Finally, it’s here. Spring. Warmer weather. This past week,
I spent mostly on the road, traveling to five different farms in northern and
We have a new feature where we turn in photos for a feature
page made up of photos. A picture is worth 1,000 words, and that’s really true.
You can tell a story with one great photo that it would take a million words to
There were worse places to be than driving the back roads of
northern and north-central Illinois in 80-plus degree weather on two beautiful
sunny spring days.
All of the farmers I photographed I already talk to on
Twitter and even as stressful as this time of year is for them, they all agreed
to spare me a few precious minutes to take some pictures of them doing what they
do best — raising grain for food, feed and fuel.
Technology is a wonderful thing, and you can talk all you
want about all the newfangled modern conveniences that today’s tractors have.
Nobody would argue with that. It’s made farming faster (mostly) and (also
But it still is remarkably hard, hot, dusty work — without a
guaranteed paycheck at the end of it all. Yes, there’s crop insurance — if a
farmer chooses to take it and comply with the regulations and paperwork
Both of my photo days ended long after the sun had set. As I
drove back home, lights from tractor running deep into the night twinkled across
fields from nearly at the northern border of Illinois down La Salle County.
It’s a week or two full of these unbelievably long days. In
the fall, another few days or weeks of equally long nights with harvest.
I would be willing to bet that none of the detractors of
those farmers and the products they plant, the products being
genetically-modified corn and soybeans, were up at 10 p.m. or 11 p.m. as farmers
across the Midwest were working to get their crops in the ground and start the
all-in gamble that is a growing season.
Maybe they were up, out having a pint and a burger at their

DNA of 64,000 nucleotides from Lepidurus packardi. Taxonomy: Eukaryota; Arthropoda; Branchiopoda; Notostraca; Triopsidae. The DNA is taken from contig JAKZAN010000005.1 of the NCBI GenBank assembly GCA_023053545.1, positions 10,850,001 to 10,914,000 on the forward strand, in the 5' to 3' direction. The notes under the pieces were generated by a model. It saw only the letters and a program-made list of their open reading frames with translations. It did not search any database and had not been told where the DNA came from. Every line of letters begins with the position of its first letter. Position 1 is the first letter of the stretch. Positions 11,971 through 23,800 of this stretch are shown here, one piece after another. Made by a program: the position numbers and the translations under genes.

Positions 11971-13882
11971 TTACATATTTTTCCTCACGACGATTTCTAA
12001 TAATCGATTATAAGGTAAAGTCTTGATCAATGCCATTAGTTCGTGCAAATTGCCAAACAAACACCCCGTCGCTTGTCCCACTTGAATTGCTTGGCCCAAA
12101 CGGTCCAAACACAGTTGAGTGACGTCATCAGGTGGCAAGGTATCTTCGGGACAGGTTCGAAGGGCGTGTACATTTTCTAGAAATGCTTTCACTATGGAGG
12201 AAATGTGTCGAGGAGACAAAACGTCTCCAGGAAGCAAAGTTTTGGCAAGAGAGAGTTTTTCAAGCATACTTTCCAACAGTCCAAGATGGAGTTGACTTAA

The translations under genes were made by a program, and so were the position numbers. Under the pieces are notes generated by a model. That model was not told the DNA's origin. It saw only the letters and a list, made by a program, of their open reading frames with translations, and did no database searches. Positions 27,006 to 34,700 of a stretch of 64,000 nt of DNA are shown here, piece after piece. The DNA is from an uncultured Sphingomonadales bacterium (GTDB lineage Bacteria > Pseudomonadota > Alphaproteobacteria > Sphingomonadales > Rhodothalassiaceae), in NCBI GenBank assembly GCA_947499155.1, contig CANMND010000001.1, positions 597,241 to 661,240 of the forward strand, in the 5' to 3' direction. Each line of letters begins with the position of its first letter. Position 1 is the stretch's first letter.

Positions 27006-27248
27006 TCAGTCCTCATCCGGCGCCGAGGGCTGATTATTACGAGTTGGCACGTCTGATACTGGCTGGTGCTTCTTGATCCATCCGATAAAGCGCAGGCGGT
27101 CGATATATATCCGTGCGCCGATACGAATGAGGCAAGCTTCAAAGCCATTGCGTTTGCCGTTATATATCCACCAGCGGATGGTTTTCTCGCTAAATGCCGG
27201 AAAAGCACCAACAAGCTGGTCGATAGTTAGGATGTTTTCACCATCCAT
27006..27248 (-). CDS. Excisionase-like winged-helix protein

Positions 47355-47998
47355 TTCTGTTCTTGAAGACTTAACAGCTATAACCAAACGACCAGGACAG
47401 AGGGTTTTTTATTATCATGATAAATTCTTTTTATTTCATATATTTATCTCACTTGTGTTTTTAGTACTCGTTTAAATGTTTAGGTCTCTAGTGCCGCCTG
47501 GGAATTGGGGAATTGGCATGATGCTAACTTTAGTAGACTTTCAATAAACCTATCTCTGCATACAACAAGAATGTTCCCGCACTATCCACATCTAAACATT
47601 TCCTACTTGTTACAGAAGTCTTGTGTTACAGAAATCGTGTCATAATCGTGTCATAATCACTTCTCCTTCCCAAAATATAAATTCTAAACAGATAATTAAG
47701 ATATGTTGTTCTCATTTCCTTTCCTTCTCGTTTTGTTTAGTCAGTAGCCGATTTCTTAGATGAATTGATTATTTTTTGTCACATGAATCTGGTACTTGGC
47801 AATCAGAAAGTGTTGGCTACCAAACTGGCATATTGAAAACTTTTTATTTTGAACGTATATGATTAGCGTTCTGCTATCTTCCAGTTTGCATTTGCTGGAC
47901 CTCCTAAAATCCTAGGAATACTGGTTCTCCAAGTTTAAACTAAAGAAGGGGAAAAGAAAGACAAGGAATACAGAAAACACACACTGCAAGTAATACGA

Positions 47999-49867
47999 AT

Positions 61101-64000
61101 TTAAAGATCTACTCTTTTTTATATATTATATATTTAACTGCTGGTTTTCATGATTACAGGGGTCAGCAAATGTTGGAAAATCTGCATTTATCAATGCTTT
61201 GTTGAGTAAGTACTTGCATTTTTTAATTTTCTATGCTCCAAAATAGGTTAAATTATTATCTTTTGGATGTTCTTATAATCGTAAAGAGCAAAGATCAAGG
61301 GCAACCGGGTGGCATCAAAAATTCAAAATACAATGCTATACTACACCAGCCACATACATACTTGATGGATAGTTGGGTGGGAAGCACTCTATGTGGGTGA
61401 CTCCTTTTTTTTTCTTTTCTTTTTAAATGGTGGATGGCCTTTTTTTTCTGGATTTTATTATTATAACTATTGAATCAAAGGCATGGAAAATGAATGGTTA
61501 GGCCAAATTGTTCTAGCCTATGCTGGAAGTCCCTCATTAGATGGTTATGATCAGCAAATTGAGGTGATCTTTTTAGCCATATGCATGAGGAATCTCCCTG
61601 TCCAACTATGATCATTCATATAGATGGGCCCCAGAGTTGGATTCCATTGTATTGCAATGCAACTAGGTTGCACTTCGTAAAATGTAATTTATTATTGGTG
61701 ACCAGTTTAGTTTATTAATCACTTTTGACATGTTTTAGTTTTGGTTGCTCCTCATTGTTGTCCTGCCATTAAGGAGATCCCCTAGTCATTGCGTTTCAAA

local brewpub with some friends or at a child’s ballgame or home with their
These farmers weren’t. Many of them are parents and parents
of young children. That’s another sacrifice they make, and they make it for
their families that many of them may only talk to via cell phone during the
early mornings and late nights of planting.
I may be naïve, but I absolutely believe that if those
people who are free and easy with their criticisms, with hitting the “share”
button on Facebook to share the latest fit/healthy/organic mommy health blogger
anti-food post or rumor or panic or spreading that fear and panic at the local
grocery store would spend one day, or even sit a couple of rounds in those
tractors with actual farmers during actual planting, their thoughts might be
We talk about technology in farming, and we should. But we
should also talk — and show — how hard farming still is.
You can have all the screens and bells and whistles and
drones and satellites in the world, but it still comes down to the man or woman
in the tractor. This is a hard, dirty, dangerous job still, even with the
We shouldn’t shirk from reminding people of that, of how
hard it still is to coax a crop from the ground, no matter what that crop is or
of the amazing people who do the coaxing.